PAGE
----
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Ninth annual Business Fest to explore links between conservation and business

By Staff | Oct 22, 2015


KAHULUI – The Maui Native Hawaiian Chamber of Commerce will explore the intersection between conservation and business at its ninth annual Business Fest on Friday, Oct. 30, at the Grand Wailea in South Maui.

This year’s theme is “Pono: Environmental and Social Values in Business.”

“Tourism continues to be the driving force behind Hawaii’s economy, and the recent series of tropical storms remind us that climate change is a very real threat to our future as one of the world’s top destinations,” said MNHCoC President Doreen “Pua” Canto.

“Our ancestors understood that balance between environment and economy was necessary to ensure a prosperous future. This Biz Fest will encourage discussion about how this cultural value is expressed in the 21st century.”

To honor both Mother Earth and female leadership, sunrise protocol on Wailea Beach will feature wahine cultural practitioners arriving in double-hulled canoes powered by all-female paddlers. The women will offer ho’okupu (gifts of nature) to representatives of the ahupua’a of Pae’ahu before proceeding to the Haleakala Ballroom for a light breakfast and conference opening ceremonies.


When the program begins at 7:45 a.m., guests will enjoy a special hula performance by Halau Ke’alaokamaile and Kumu Hula Keali’i Reichel, followed by words of welcome from Maui County Mayor Alan Arakawa, Office of Hawaiian Affairs Trustee Carmen Hulu Lindsey and MNHCoC President Canto. Chamber Past President Kai Pelayo will serve as emcee for the day.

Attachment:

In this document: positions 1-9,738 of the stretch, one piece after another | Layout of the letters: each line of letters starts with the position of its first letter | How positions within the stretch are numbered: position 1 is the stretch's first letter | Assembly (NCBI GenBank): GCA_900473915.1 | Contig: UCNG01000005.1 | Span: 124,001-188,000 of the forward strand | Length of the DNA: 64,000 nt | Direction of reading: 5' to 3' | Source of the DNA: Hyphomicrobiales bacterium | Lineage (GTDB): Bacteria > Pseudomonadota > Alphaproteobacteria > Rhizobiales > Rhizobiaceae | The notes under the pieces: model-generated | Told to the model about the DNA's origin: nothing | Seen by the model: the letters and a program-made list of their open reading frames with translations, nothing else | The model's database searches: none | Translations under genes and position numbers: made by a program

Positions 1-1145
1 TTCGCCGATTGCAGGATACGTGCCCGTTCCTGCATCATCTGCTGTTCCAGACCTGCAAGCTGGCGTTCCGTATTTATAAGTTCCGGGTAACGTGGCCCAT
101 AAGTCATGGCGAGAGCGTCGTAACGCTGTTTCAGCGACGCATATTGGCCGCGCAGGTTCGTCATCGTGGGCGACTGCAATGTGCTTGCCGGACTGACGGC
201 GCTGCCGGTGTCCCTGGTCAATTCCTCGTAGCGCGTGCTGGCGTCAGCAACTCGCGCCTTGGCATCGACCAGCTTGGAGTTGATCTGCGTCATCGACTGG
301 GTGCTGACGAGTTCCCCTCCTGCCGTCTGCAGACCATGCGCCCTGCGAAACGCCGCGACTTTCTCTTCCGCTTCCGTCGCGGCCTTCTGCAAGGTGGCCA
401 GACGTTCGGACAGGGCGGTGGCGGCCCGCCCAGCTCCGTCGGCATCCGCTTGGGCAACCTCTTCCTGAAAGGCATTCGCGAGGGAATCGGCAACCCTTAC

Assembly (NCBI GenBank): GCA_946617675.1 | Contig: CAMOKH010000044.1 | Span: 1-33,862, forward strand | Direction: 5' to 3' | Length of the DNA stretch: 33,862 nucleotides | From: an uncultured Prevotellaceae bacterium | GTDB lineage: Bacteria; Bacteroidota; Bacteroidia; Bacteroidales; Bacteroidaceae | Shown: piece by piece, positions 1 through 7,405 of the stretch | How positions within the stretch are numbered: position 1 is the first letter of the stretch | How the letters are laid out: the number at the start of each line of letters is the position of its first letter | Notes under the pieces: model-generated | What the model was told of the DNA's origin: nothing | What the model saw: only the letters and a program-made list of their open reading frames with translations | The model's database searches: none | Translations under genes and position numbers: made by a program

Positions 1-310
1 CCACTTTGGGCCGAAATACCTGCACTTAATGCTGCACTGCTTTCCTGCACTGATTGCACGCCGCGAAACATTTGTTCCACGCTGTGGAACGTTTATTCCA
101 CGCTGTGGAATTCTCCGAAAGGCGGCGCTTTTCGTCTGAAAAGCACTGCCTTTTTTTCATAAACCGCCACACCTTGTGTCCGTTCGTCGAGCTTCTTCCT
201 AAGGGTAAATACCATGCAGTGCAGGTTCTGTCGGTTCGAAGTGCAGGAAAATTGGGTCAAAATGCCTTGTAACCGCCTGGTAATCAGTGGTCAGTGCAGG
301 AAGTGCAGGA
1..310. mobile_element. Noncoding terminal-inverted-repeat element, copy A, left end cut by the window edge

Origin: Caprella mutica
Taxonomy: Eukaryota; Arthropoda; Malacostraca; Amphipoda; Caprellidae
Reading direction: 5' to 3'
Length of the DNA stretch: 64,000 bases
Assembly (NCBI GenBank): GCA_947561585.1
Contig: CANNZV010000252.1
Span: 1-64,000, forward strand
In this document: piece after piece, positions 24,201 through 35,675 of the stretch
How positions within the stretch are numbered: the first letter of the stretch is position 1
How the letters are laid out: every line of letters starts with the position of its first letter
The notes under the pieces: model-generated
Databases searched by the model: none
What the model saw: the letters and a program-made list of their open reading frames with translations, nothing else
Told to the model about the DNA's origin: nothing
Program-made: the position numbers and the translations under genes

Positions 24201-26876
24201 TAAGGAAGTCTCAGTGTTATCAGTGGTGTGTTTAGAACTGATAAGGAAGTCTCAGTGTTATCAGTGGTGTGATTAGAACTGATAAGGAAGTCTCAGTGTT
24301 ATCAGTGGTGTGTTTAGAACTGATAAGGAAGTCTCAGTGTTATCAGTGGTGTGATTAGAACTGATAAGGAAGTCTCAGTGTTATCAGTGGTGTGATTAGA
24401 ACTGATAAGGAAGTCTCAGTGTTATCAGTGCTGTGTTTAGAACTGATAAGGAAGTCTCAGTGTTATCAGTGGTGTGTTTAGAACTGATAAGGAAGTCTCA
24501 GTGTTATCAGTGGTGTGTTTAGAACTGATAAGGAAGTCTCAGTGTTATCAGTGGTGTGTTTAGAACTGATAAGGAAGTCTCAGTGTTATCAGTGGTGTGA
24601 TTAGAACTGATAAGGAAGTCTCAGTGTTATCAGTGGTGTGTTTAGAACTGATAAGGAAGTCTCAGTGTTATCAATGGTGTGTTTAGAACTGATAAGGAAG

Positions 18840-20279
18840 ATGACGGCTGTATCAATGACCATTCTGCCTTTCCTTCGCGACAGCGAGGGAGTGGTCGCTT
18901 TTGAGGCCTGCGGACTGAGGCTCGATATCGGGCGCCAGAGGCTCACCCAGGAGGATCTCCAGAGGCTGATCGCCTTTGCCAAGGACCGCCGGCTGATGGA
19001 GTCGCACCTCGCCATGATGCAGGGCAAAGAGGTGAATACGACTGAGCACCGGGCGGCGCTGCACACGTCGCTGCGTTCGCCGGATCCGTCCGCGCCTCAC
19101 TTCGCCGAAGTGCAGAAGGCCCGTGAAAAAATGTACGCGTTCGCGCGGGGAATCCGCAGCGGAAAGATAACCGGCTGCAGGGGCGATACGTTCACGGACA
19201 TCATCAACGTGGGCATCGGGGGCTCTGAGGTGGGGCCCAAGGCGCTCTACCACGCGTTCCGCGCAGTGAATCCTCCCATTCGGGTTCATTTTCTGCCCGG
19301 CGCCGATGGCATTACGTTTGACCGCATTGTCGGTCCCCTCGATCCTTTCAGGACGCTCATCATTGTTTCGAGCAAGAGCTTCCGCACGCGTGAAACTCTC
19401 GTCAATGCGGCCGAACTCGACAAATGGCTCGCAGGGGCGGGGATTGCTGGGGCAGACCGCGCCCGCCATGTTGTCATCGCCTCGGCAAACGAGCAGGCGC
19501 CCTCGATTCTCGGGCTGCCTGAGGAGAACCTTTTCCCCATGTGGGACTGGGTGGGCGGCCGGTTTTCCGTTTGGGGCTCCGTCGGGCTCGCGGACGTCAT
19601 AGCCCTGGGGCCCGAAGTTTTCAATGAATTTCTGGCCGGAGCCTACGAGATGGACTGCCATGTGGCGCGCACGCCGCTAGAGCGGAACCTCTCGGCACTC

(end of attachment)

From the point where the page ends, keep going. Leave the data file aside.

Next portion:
Chipper Wichman, president and CEO of the National Tropical Botanical Garden on Kauai, is the opening keynote speaker. He led the successful effort to entice the International Union for Conservation of Nature World Conservation Congress to convene in Hawaii in September 2016. His session will be followed by the panel discussion “Why Conservation is Good for Business,” featuring business and conservation professionals Rob Parsons, Penny Levin, John DeFries and Wes Crile. Ramsay Taum will serve as the moderator.

The lunch keynote speaker is ‘Aulani Wilhelm, founder of the company Island Water, director of the Ocean Initiatives Program for the National Oceanic & Atmospheric Administration’s Office of National Marine Sanctuaries, and a Social Innovation Fellow of Stanford University. She will speak on balance between commerce, culture, conservation and community.

In between sessions, attendees are encouraged to visit the Biz Fest Exhibit Area featuring displays by MNHCoC members spanning health and wellness, community and social services, cultural practitioners, business consultants, designers, artists, restaurants, retail and more.

Ramsay Taum, the closing speaker, will summarize the day’s learning with his talk on “Hawaiian Values in the Workplace.” The Business Fest will end around 3:30 p.m. with a Pau Hana Reception featuring the music of the Na Hoku Hanohano Award-winning band Ikaika Blackburn and Friends.


As part of the chamber’s commitment to the next generation of business leaders, 50 students from Kamehameha Schools Maui and King Kekaulike High School will receive scholarships to attend this event.

Event sponsors enable free admission to all Business Fest sessions except for the Keynote Luncheon (registration has closed for the luncheon). For more information, visit www.mnhcoc.org/Business-Fest/2015.